By Dakota Hoyt
—Peg Tyre, “Education: Boys Falling Behind Girls in Many Areas”
That statement was made back in 2006 in a Newsweek cover story. The article went on to discuss the education world’s response to this unfortunate fact:
With millions of parents wringing their hands, educators are searching for new tools to help tackle the problem of boys. Books including Michael Thompson’s best seller, “Raising Cain” (recently made into a PBS documentary), and Harvard psychologist William Pollack’s “Real Boys” have become must-reads in the teachers’ lounge. The Gurian Institute, founded in 1997 by family therapist Michael Gurian to help the people on the front lines help boys, has enrolled 15,000 teachers in its seminars. Even the Gates Foundation, which in the last five years has given away nearly a billion dollars to innovative high schools, is making boys a big priority. “Helping underperforming boys,” says Jim Shelton, the foundation’s education director, “has become part of our core mission.”
Sadly, it is now 2015, and the story is still the same or more desperate.
- Boys make up over three-fourths of school discipline referrals.
- Boys are several times more likely to be expelled from preschool.
- Close to 80 percent of students on Ritalin are boys.
- 80 percent of children from ages 10 to 19 who commit suicide are boys.
- Boys receive two-thirds of the Ds and Fs on school report cards.
Check out the “Boys in Crisis” video for more statistics and information about the discrepancies between males and females in education.
What Is Being Done?
The Gurian Institute, which works with schools and districts who have disaggregated their academic data by gender, has found that it is generally boys who pull the scores down. Of course, this not intentional. It is simply a phenomenon that has occurred over time for any number of reasons: the increase in the number of female teachers, the increase in time dedicated to “sit-and-get” instruction, the reduction or elimination of lunch and recess time, the elimination of vocational classes, and so on. The Minds of Boys: Saving Our Sons from Falling Behind in School and Life and Boys and Girls Learn Differently: A Guide for Teachers and Parents by Michael Gurian explains the more than 100 neural differences between the male and female brain and how these differences affect learning and relationships.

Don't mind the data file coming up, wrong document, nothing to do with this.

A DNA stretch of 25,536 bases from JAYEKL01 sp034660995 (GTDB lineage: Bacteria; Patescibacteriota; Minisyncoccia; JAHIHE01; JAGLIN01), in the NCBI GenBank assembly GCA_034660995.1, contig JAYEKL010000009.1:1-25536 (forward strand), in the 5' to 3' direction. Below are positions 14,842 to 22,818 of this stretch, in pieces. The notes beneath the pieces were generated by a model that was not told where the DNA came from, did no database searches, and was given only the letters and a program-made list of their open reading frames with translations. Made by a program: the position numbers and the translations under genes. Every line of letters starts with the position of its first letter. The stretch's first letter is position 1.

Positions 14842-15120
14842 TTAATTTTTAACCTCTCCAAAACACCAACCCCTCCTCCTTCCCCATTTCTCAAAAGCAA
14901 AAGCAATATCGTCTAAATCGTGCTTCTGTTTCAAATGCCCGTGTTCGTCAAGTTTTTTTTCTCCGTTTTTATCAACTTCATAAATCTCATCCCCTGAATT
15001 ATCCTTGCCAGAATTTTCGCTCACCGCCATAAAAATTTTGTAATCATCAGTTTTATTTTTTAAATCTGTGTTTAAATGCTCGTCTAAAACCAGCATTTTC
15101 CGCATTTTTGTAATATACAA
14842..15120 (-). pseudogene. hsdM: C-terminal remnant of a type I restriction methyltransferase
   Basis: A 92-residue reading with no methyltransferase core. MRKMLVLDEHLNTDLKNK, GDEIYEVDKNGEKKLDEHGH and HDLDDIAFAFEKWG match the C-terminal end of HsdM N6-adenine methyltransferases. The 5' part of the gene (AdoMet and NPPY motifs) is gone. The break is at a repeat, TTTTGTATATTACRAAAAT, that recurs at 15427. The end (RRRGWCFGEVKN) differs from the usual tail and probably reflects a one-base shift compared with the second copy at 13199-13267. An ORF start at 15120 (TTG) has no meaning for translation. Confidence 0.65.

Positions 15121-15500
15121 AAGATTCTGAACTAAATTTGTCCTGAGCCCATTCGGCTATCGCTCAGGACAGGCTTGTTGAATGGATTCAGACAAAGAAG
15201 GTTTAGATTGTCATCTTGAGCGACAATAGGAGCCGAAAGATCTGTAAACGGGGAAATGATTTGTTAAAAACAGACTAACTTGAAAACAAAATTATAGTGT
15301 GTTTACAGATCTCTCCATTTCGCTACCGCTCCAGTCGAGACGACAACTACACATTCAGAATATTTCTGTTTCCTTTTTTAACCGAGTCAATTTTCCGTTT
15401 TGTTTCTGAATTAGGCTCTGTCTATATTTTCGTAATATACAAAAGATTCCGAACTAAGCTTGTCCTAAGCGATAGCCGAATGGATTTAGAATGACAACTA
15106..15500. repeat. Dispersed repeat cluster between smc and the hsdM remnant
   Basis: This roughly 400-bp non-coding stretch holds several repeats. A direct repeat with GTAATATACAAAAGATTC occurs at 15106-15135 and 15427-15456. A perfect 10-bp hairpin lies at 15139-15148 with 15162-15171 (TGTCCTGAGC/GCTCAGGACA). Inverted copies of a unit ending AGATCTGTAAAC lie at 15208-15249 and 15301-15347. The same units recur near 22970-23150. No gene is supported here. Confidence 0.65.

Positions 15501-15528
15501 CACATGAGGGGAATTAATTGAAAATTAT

The Gurian Institute works directly with teachers to give them the “gift” of the gender lens and demonstrates best-practice gender-friendly strategies they can use immediately to engage more students. The Gurian Institute offers on-site training, online classes, Summer Institute, a Winter Institute, books and videos, and support to communities to offer a Helping Boys Thrive Summit. All of this information can be found at www.gurianinstitute.com
What Can You Do?
The following chart provides some areas to consider as you are working with boys as a parent or a teacher.
Strategies for Engaging Boys
||Getting Things Done
||Reading, Writing, and Speaking
Join Dakota Hoyt at the 2015 ASCD Conference on Educational Leadership where she will present “Understanding the Minds of Boys: Critical Information for Increasing Student Success,” an interactive session to explore concrete strategies for increasing student success—especially for boys.
Dakota Hoyt has been in education for 30 years as a teacher, a math/science specialist, an assistant principal, a director of professional development, and an educational consultant. Hoyt has been associated with the Gurian Institute since 2004 as a master trainer and became the executive director in 2012. She coauthored From Boys to Men: All about Adolescence and You and Understanding Guys: A Guide for Teenage Girls with Michael Gurian.